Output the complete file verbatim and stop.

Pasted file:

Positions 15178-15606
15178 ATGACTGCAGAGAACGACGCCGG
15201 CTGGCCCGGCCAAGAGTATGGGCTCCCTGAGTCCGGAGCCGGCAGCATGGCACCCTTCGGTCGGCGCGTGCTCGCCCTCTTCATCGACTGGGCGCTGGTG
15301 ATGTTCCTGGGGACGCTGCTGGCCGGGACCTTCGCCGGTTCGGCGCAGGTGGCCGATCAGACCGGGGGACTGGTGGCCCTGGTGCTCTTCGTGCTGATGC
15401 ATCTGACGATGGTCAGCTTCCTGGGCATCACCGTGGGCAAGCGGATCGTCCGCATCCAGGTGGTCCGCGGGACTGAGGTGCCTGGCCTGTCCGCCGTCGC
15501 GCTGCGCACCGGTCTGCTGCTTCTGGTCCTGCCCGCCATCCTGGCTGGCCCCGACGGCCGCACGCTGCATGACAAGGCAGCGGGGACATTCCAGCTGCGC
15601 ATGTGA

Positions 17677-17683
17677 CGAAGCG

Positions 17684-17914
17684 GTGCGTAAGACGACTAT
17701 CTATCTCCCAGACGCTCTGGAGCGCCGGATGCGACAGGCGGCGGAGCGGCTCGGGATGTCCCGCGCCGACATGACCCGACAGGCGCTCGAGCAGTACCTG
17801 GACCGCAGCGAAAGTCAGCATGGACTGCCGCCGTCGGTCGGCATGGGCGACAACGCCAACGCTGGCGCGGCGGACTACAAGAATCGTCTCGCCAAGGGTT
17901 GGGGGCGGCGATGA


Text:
Positions 15178-15606
15178 ATGACTGCAGAGAACGACGCCGG
15201 CTGGCCCGGCCAAGAGTATGGGCTCCCTGAGTCCGGAGCCGGCAGCATGGCACCCTTCGGTCGGCGCGTGCTCGCCCTCTTCATCGACTGGGCGCTGGTG
15301 ATGTTCCTGGGGACGCTGCTGGCCGGGACCTTCGCCGGTTCGGCGCAGGTGGCCGATCAGACCGGGGGACTGGTGGCCCTGGTGCTCTTCGTGCTGATGC
15401 ATCTGACGATGGTCAGCTTCCTGGGCATCACCGTGGGCAAGCGGATCGTCCGCATCCAGGTGGTCCGCGGGACTGAGGTGCCTGGCCTGTCCGCCGTCGC
15501 GCTGCGCACCGGTCTGCTGCTTCTGGTCCTGCCCGCCATCCTGGCTGGCCCCGACGGCCGCACGCTGCATGACAAGGCAGCGGGGACATTCCAGCTGCGC
15601 ATGTGA

Positions 17677-17683
17677 CGAAGCG

Positions 17684-17914
17684 GTGCGTAAGACGACTAT
17701 CTATCTCCCAGACGCTCTGGAGCGCCGGATGCGACAGGCGGCGGAGCGGCTCGGGATGTCCCGCGCCGACATGACCCGACAGGCGCTCGAGCAGTACCTG
17801 GACCGCAGCGAAAGTCAGCATGGACTGCCGCCGTCGGTCGGCATGGGCGACAACGCCAACGCTGGCGCGGCGGACTACAAGAATCGTCTCGCCAAGGGTT
17901 GGGGGCGGCGATGA